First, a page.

We remain confident that the solution to the MEV crisis lies outside of Ethereum, but are now convinced that it will not be a single monolithic solution for addressing all MEV leakage. Instead, different decentralized but vertically-integrated MEV supply chains will emerge that specialize in extracting MEV for specific applications. We also contend there is too much focus on MEV from CEX-DEX arbitrage, which currently accounts for ~60-70% of MEV volume and profits. If DeFi emerges as the foundational global financial market, this won’t be the biggest MEV problem faced. 

PBS is the overarching design philosophy that ensures that Ethereum remains decentralized and neutral. It’s a widely accepted precondition to any MEV resolution. Ethereum currently achieves PBS through MEV-Boost, the Flashbots-provided software run by validators that allows a randomly selected block proposer to auction off the right to build the most profitable block to the highest bidder. So far, PBS has democratized MEV rewards by allowing solo stakers to partake without employing sophisticated MEV strategies of their own. Yet the rest of the MEV supply chain remains fraught with centralization and censorship concerns.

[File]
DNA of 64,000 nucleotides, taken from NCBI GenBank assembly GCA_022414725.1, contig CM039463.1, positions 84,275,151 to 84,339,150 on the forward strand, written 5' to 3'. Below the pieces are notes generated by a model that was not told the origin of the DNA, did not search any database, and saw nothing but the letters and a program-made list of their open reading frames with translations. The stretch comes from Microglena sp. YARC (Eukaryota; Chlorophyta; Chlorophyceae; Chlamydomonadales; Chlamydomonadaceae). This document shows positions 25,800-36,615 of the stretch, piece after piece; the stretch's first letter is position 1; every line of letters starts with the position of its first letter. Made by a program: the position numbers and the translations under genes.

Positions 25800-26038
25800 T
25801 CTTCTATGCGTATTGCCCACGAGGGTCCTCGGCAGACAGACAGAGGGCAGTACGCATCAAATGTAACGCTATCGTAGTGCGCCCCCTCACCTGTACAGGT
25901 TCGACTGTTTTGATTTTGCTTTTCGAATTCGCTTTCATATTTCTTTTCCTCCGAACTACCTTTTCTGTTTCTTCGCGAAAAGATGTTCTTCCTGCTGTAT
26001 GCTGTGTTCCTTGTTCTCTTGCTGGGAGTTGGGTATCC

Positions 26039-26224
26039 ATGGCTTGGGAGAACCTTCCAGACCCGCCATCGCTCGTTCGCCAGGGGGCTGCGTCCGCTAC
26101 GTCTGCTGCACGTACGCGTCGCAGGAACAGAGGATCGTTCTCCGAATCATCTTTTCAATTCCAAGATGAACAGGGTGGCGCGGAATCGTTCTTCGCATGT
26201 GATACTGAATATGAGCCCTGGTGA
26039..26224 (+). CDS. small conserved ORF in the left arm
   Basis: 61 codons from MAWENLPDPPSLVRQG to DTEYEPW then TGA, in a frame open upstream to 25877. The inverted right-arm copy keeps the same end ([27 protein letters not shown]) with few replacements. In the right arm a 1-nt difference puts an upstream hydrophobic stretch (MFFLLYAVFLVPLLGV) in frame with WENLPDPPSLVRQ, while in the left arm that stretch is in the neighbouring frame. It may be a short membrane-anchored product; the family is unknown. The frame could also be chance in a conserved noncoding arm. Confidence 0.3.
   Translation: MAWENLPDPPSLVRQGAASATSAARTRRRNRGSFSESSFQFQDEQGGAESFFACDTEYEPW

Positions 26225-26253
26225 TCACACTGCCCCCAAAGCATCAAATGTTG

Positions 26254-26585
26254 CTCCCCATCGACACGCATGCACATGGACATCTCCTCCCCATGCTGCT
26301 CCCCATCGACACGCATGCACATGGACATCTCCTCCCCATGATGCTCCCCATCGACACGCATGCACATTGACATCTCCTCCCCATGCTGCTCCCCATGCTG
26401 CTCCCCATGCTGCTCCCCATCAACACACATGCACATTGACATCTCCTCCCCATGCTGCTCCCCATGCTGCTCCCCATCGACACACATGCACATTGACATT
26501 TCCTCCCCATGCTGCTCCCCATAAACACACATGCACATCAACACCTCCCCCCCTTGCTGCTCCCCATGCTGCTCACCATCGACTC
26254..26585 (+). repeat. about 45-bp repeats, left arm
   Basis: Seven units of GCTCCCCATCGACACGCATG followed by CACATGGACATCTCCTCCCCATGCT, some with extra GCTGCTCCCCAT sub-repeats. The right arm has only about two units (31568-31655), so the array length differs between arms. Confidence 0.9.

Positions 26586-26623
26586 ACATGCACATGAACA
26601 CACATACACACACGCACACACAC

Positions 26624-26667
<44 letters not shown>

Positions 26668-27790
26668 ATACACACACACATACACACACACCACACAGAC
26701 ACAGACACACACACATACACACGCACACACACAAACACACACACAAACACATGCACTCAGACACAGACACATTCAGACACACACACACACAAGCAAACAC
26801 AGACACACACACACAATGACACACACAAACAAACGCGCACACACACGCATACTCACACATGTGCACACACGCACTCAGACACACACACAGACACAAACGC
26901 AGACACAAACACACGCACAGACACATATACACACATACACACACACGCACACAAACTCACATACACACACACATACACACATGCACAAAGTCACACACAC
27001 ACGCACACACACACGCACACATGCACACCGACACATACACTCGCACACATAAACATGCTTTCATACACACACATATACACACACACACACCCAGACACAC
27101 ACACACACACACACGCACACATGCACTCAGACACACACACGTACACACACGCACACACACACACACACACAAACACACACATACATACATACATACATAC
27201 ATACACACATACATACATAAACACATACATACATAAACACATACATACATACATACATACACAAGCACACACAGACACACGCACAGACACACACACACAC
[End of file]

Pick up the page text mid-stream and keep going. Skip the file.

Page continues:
As a refresher, the diagram illustrates the major components of the MEV supply chain, a term first coined by Stephane Gosselin, founder of Frontier Tech and formerly of Flashbots.

The Ethereum protocol’s architecture is intended to be much simpler. The design naively assumes that for every block, a randomly selected validator will locally build a block sifting through the public mempool for transactions submitted by users with the highest gas fee.